Toddler recovers from bedroom window fall

Air ambulance crews praised for their part in Christmas morning rescue mission.

THE parents of a three-year-old boy have praised air ambulance crews who flew an emergency Christmas Day mission to save his life.

A morning that started with stockings hung on beds and presents around the tree very nearly ended in tragedy for the Downing family when young Freddie fell 20 feet from a bedroom window.

Mum Andrea’s joy turned to horror as she rushed outside to find Freddie lying on his front on the patio below.

The shocked tot – twin to sister Minnie and brother to Maisie, 6, and Eden, 4 – only had minor grazes but struggled to open his eyes and was in a very distressed state.


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As she gingerly picked him up, Andrea called to husband Simon to phone for an ambulance.

A helicopter crew from Devon Air Ambulance’s North Devon airbase arrived at their Bradworthy home within minutes and flew Freddie to hospital with a suspected fractured skull.

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“It was all so terrifying,” said Andrea, who was able to join Freddie on the flight to Derriford Hospital in Plymouth, while dad Simon followed by car.

“We had been having such a lovely day, with all the children so excited about their new presents and knowing that all our family was coming over to join us for a lovely lunch later that day.

“But when Freddie had his accident, everything changed.”

On arrival at Derriford, tests by a specialist team discovered the toddler had also suffered a seizure and arranged for a transfer to Frenchay Hospital in Bristol for specialist neurological care.

With the North Devon aircrew now deployed on a subsequent mission, it was the Exeter-based crew that flew to the rescue, collecting Freddie for the flight to Bristol.

“Fred’s condition was absolutely critical when we arrived at Frenchay – we were so frightened,” said Andrea, who drove to Bristol with Simon, while an anaesthetist took the spare seat in the helicopter.

Emergency surgery revealed two blood clots on Freddie’s brain. With monitors constantly checking the pressure, his life hung in the balance for the next few days.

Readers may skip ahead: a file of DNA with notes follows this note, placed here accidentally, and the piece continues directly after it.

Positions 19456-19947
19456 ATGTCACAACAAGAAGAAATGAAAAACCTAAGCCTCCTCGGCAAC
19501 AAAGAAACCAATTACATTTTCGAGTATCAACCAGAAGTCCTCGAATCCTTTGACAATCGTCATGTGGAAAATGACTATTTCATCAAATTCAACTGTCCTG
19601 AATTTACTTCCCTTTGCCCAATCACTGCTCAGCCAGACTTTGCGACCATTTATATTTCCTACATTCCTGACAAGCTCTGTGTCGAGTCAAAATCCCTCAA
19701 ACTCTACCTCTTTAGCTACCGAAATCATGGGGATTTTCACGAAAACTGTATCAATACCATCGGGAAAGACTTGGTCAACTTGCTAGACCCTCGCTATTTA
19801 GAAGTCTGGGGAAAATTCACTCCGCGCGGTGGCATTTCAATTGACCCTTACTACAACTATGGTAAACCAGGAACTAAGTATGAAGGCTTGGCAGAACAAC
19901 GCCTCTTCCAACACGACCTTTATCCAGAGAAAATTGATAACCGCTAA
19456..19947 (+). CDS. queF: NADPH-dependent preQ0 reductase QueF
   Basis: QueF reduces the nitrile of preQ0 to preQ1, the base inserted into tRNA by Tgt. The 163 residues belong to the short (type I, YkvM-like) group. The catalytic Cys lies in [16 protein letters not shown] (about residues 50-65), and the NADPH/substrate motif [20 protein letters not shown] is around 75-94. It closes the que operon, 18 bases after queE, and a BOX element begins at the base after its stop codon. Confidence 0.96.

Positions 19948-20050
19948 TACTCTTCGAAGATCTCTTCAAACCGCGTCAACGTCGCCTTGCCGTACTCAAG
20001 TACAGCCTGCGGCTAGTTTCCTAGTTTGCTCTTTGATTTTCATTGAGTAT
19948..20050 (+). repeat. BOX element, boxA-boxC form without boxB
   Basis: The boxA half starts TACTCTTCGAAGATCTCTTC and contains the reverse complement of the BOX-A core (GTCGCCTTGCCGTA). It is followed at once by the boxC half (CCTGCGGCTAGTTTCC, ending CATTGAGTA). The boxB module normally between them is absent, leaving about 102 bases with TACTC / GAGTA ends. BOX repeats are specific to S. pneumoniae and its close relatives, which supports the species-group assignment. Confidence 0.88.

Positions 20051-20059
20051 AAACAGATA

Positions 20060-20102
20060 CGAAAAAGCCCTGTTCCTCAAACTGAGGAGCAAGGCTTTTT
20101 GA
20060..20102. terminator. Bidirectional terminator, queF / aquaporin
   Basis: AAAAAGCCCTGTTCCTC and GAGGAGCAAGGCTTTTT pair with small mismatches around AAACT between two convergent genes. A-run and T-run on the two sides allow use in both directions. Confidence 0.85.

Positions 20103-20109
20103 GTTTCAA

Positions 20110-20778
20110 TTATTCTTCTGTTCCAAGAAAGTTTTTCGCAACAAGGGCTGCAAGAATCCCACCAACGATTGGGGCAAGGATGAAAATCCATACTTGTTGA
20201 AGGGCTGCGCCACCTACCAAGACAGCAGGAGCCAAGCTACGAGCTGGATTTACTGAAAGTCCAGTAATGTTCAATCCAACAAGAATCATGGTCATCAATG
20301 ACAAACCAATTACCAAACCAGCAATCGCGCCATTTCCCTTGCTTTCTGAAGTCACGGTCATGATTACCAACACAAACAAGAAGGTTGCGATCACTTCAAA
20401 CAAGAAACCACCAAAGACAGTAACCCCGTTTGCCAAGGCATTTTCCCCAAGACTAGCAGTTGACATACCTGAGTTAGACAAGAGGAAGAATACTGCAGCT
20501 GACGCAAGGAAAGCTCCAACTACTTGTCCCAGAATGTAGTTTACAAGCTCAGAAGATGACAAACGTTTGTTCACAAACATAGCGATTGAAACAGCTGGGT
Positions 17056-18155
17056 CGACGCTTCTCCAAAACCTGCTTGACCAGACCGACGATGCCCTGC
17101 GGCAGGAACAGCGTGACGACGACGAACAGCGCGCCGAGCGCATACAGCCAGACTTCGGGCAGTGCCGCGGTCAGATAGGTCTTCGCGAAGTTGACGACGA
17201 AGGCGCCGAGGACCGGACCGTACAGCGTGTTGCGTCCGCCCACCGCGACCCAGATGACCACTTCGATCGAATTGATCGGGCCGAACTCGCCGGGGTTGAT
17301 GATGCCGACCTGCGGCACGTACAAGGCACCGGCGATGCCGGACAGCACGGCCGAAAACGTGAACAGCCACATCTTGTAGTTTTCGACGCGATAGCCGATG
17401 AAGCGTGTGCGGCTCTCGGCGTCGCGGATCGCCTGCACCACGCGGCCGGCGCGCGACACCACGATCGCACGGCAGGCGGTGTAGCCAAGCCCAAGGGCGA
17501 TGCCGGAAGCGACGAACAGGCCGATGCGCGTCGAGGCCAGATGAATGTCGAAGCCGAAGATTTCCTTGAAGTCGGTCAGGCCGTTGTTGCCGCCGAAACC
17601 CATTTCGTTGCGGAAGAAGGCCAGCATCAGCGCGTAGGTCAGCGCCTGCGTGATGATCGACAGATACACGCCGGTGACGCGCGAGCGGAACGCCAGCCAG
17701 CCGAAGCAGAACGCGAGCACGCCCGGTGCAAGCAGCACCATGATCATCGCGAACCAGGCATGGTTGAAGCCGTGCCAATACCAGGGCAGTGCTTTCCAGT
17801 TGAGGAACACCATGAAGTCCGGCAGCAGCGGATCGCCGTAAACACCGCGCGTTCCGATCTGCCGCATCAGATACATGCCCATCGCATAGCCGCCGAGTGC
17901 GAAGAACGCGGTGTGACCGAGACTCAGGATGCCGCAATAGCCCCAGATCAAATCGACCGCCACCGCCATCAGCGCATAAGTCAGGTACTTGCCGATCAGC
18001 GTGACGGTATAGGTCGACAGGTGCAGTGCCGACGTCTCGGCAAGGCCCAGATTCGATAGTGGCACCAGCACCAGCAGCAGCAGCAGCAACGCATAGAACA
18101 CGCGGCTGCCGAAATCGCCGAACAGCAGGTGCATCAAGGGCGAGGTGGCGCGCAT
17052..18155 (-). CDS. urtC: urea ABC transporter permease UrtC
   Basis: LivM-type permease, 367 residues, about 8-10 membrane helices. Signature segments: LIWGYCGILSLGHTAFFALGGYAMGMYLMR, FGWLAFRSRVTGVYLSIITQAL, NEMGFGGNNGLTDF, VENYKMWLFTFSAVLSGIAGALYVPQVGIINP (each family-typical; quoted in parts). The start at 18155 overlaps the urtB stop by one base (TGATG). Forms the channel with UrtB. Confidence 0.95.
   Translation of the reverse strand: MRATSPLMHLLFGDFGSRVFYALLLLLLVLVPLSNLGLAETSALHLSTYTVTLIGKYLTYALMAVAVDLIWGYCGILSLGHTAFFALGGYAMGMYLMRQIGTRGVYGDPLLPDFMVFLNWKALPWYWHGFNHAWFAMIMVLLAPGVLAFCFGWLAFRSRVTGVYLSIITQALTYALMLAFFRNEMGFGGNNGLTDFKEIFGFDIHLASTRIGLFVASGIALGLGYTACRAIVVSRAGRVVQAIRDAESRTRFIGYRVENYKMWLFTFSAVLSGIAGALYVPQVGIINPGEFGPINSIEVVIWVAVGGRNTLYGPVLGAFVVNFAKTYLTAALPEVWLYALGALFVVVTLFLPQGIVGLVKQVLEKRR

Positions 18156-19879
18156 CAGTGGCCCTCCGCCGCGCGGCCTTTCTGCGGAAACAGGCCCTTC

Just as there was hope that things were beginning to improve, he developed a lung infection and, as that worsened, was transferred to yet another hospital, this time the Bristol Children’s Infirmary.

On New Year’s Eve, almost a full week after the accident, doctors felt they could start to wake Freddie up and to his mum and dad’s delight he opened his eyes.

He was still on drips and monitors but made gradual progress as each day went by, smiling and showing signs of talking again.

He was very happy when his sisters came to visit and Maisie was delighted to be able to read him a story in bed.

Freddie was finally discharged from hospital on January 12 and seems to be none the worse for his ordeal.

On Monday, the grateful family paid a visit to the Devon Air Ambulance Trust’s Eaglescott airbase at Burrrington, near Umberleigh, to meet the crews who helped save Freddie’s life.

Andrea said, “We are just so grateful that Freddie is so well now, and to everyone who helped us, both the aircrews who flew those mercy missions, and to the staff in the hospitals.

“The village has really pulled together for us and everyone is so relieved.

“We are now planning to hold a range of fund-raising activities and I’m hopeful that the whole village will join in.”

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